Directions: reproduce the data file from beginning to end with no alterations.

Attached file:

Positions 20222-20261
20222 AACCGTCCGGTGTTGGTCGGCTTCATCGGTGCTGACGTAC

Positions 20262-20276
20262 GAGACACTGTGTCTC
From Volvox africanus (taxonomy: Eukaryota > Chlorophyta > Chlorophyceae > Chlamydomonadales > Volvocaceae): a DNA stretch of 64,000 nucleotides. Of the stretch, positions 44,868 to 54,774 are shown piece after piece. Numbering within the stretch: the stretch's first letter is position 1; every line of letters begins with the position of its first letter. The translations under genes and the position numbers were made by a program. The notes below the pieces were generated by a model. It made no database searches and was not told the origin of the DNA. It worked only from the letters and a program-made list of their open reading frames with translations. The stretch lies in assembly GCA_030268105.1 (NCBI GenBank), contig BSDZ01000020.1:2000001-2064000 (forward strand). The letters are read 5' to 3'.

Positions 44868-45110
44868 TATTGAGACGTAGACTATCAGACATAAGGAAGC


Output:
Positions 20222-20261
20222 AACCGTCCGGTGTTGGTCGGCTTCATCGGTGCTGACGTAC

Positions 20262-20276
20262 GAGACACTGTGTCTC
From Volvox africanus (taxonomy: Eukaryota > Chlorophyta > Chlorophyceae > Chlamydomonadales > Volvocaceae): a DNA stretch of 64,000 nucleotides. Of the stretch, positions 44,868 to 54,774 are shown piece after piece. Numbering within the stretch: the stretch's first letter is position 1; every line of letters begins with the position of its first letter. The translations under genes and the position numbers were made by a program. The notes below the pieces were generated by a model. It made no database searches and was not told the origin of the DNA. It worked only from the letters and a program-made list of their open reading frames with translations. The stretch lies in assembly GCA_030268105.1 (NCBI GenBank), contig BSDZ01000020.1:2000001-2064000 (forward strand). The letters are read 5' to 3'.

Positions 44868-45110
44868 TATTGAGACGTAGACTATCAGACATAAGGAAGC